Clipping from an article written by John F. Schenck entitled “The Menace of Washington to American Industry,” published in a 1936 issue of Carolina Magazine.

John F. Schenck Sr. ran the Cleveland Mill and Power Company, was Mayor of Lawndale, and an all around influential white figure in the community. Textiles were in his blood, so to speak. His great-grandfather and grandfather both founded cotton mills. The scrapbook in this most recent batch is part diary and part manifesto – it contains many typewritten pages of his personal views on the current state of the textile industry, particularly in relation to what he saw as overreaching government regulations from the time period before, during, and after the U. S. Great Depression. There are also clippings and other ephemera.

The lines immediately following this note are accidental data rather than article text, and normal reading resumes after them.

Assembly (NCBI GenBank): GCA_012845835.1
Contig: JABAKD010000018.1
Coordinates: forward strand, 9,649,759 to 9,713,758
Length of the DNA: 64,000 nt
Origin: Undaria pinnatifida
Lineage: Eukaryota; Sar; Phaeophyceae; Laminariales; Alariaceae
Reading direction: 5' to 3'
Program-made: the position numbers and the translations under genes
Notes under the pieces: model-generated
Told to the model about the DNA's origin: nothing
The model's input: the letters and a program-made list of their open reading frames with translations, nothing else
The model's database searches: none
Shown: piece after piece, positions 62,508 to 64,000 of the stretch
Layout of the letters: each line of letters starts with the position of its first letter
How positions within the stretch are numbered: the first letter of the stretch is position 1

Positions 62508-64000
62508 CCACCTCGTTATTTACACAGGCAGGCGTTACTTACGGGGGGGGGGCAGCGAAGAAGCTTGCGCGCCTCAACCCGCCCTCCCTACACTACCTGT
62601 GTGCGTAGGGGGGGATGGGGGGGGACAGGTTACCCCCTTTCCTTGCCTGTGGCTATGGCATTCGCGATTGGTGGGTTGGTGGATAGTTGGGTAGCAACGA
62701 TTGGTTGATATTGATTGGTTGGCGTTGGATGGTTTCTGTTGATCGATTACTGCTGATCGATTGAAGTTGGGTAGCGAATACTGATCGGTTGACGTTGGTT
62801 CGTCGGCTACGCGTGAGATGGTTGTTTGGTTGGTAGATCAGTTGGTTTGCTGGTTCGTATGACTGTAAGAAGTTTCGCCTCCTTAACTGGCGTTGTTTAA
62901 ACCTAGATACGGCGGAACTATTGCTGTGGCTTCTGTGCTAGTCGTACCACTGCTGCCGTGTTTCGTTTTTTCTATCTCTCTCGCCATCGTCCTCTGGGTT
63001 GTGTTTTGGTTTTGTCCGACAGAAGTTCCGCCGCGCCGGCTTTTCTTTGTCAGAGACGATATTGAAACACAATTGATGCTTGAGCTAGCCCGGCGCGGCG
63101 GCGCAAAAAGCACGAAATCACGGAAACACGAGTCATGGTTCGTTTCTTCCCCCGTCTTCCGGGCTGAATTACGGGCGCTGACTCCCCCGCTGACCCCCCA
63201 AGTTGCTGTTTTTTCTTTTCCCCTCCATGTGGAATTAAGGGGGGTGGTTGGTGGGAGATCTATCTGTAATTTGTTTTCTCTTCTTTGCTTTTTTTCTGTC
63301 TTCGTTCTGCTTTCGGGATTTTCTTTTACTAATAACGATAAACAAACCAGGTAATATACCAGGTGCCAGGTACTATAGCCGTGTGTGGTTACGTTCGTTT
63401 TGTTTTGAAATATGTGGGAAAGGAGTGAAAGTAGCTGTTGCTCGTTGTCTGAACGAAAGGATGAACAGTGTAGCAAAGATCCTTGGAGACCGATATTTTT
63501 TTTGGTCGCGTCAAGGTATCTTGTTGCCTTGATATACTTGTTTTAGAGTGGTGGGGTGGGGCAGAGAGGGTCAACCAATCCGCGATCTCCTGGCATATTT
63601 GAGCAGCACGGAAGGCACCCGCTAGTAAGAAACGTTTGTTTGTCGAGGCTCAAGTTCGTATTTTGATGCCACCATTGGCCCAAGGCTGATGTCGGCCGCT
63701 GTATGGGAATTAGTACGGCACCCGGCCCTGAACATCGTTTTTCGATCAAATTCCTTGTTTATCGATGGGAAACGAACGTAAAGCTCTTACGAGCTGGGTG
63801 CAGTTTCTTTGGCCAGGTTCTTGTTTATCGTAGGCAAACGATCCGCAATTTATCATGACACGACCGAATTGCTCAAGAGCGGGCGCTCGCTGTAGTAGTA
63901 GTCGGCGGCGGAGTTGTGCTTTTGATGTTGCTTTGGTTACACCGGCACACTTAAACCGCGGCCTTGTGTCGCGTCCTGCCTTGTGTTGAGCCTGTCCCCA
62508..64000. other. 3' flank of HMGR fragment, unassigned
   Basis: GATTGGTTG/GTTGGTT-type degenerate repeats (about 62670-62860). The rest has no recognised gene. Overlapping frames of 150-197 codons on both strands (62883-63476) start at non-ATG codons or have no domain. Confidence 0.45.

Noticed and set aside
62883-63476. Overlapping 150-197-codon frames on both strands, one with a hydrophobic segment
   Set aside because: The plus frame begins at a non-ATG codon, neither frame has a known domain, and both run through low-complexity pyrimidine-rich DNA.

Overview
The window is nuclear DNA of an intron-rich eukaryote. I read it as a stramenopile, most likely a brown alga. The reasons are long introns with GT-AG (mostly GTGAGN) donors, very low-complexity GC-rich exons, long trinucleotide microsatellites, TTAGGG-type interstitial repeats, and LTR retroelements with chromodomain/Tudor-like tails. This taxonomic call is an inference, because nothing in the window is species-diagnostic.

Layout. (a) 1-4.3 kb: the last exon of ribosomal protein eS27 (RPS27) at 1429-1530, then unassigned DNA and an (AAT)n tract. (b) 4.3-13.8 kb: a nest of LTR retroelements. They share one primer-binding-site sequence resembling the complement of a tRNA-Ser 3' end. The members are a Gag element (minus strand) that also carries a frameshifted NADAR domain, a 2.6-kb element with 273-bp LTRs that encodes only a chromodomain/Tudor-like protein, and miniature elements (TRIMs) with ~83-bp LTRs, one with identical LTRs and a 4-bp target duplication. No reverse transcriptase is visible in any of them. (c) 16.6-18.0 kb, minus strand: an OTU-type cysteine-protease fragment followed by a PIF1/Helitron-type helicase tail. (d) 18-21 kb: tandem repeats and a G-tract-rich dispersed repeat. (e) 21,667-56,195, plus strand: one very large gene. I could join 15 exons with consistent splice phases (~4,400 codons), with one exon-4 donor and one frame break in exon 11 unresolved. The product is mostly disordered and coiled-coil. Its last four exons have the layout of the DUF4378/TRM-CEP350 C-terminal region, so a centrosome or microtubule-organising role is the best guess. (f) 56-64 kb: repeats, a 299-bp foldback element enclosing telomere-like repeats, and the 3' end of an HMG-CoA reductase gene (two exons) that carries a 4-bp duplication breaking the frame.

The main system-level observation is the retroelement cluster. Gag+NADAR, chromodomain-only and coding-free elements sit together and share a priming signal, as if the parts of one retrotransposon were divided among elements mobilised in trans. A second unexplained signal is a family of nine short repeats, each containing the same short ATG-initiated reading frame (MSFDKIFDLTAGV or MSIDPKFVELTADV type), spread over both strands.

There are a few other volumes related to town history from the same time period. The Lawndale Hotel Register has signatures dated from 1901-1910. The hotel guest’s place of origin is also included. The Town of Lawndale Minutes and Records from 1903-1925 includes town council minutes, election results, and copies of ordinances like the one at right.

There are also early volumes from Piedmont High School, dating 1905-1926. They’re a bit of a hybrid between catalogs and yearbooks, like many schools published in that time period, and they show both information about the classes offered and the students who attended. 

Black and white group portrait of high school students holding a pennant that reads Emersonian

The Piedmont High School Emersonian Literary Society, pictured in the 1925-1926 catalog.

You can view other items related to Lawndale and the Cleveland Mill on the Lawndale Historical Society’s contributor page. These materials have been shared in part thanks to a partnership with the State Archives of North Carolina sponsored by the State Historical Records Advisory Board. 

More issues of the Washington Daily News Now Up

An advertisement from the September 19, 1916 issue.